We’re going to kill two birds with one stone in this week’s article.
Inference questions pop up on both Critical Reasoning (CR) and Reading Comprehension (RC), so you definitely want to master these. Good news: the kind of thinking the test-writers want is the same for both question types. Learn how to do Inference questions on one type and you’ll know what you need to do for the other!
That’s actually only one bird. Here’s the second: both CR and RC can give you science-based text, and that science-y text can get pretty confusing. How can you avoid getting sucked into the technical detail, yet still be able to answer the question asked? Read on.
Try this GMATPrep® CR problem out (it’s from the free practice tests) and then we’ll talk about it. Give yourself about 2 minutes (though it’s okay to stretch to 2.5 minutes on a CR as long as you are making progress.)
“Increases in the level of high-density lipoprotein (HDL) in the human bloodstream lower bloodstream cholesterol levels by increasing the body’s capacity to rid itself of excess cholesterol. Levels of HDL in the bloodstream of some individuals are significantly increased by a program of regular exercise and weight reduction.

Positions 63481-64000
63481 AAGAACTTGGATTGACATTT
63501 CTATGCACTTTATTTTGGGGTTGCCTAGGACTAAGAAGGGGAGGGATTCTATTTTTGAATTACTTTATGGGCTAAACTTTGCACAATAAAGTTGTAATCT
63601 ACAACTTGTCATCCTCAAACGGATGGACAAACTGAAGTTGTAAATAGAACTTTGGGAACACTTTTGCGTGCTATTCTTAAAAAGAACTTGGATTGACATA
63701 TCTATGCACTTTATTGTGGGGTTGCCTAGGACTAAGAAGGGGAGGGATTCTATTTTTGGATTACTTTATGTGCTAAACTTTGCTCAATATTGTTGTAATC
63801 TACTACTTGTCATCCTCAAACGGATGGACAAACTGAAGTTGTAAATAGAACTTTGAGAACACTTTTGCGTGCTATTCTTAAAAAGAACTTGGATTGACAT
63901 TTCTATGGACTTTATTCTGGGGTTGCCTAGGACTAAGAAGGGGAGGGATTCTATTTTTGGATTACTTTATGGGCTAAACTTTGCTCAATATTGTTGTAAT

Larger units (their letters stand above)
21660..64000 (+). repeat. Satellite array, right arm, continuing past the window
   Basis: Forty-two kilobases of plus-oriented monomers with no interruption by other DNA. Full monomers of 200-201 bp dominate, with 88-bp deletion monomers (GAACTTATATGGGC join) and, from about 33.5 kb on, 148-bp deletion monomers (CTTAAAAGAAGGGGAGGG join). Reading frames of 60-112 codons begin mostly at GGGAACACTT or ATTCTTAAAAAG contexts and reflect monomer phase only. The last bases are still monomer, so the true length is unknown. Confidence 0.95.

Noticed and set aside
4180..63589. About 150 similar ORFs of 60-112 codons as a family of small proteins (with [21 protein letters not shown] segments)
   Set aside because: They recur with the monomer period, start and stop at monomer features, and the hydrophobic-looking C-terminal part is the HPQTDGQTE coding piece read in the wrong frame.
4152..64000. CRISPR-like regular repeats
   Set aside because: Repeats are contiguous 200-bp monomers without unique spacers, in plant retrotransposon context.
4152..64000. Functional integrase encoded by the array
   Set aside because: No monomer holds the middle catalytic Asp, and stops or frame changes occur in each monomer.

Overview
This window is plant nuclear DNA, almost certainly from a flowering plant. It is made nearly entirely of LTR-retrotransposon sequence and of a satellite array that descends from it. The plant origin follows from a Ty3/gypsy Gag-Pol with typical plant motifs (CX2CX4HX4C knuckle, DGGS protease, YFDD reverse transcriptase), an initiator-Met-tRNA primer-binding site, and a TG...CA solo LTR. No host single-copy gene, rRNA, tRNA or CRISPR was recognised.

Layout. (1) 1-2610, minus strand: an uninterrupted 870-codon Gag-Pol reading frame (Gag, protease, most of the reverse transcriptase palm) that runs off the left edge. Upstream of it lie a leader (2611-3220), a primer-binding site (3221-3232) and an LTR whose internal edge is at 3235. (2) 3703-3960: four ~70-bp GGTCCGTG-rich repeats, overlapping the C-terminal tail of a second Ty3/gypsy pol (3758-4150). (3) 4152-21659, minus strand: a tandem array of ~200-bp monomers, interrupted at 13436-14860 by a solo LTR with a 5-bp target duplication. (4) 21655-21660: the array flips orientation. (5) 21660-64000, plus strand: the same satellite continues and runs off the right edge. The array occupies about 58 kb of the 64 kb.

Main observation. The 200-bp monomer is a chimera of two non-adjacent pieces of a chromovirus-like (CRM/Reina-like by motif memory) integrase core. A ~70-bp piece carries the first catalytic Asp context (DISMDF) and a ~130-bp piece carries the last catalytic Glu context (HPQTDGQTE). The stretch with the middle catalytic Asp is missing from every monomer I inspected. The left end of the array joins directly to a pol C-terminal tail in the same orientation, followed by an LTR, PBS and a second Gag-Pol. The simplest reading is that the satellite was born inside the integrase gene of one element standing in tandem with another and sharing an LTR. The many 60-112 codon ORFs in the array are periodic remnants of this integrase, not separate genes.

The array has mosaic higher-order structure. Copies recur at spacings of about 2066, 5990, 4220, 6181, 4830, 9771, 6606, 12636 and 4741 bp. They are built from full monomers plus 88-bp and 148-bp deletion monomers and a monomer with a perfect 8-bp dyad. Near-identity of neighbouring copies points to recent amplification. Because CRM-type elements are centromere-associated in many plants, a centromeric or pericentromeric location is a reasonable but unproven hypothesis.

“Which of the following can be correctly inferred from the statements above?
“(A) Individuals who are underweight do not run any risk of developing high levels of cholesterol in the bloodstream.
“(B) Individuals who do not exercise regularly have a high risk of developing high levels of cholesterol in the bloodstream late in life.
“(C) Exercise and weight reduction are the most effective methods of lowering bloodstream cholesterol levels in humans.
“(D) A program of regular exercise and weight reduction lowers cholesterol levels in the bloodstream of some individuals.
“(E) Only regular exercise is necessary to decrease cholesterol levels in the bloodstream of individuals of average weight.”
Got an answer? (If not, pick one anyway. Pretend it’s the real test and just make a guess.) Before we dive into the solution, let’s talk a little bit about what Inference questions are asking us to do.
Inference questions are sometimes also called Draw a Conclusion questions. I don’t like that title, though, because it can be misleading. Think about a typical CR argument: they usually include a conclusion that is…well…not a solid conclusion. There are holes in the argument, and then they ask you to Strengthen it or Weaken it or something like that.